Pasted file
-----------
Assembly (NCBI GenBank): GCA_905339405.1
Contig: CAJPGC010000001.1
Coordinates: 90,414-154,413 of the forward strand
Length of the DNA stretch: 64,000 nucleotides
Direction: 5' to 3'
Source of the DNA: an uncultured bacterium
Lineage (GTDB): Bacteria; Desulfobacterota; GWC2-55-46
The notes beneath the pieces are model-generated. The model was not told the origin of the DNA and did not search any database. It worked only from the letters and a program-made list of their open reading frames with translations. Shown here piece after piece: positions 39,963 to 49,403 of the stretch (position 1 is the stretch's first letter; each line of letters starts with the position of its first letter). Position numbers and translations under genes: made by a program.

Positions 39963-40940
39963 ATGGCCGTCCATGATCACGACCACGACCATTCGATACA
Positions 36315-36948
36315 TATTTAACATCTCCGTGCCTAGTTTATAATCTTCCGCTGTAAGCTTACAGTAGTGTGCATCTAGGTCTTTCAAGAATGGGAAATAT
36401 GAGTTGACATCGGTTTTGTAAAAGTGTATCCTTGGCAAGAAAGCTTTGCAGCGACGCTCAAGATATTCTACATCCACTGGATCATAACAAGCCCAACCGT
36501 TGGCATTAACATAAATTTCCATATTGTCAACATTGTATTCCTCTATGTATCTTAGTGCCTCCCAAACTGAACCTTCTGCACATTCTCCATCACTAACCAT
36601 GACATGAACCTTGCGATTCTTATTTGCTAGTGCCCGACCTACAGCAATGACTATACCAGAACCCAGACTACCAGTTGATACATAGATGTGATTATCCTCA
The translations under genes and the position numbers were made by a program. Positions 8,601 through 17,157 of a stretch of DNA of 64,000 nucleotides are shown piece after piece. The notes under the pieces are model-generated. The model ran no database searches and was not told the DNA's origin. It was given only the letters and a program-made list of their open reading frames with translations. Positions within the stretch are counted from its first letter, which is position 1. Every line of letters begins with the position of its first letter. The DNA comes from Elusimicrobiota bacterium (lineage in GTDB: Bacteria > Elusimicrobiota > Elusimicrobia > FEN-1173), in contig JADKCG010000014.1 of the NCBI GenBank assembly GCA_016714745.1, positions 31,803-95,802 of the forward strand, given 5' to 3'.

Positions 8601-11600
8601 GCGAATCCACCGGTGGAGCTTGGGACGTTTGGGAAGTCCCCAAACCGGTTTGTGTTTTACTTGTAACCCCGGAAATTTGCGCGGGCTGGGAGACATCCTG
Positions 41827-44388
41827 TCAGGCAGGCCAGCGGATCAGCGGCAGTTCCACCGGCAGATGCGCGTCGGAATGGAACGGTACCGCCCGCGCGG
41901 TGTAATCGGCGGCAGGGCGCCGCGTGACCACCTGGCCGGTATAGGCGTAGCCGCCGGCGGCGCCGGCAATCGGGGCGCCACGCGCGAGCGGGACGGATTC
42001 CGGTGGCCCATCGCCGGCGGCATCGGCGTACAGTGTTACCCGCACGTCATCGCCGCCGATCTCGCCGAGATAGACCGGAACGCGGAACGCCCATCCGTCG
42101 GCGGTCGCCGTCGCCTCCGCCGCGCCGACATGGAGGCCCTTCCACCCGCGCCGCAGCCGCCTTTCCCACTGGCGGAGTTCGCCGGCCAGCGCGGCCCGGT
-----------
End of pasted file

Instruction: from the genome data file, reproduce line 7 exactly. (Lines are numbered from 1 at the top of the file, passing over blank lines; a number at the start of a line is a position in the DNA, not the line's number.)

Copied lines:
Lineage (GTDB): Bacteria; Desulfobacterota; GWC2-55-46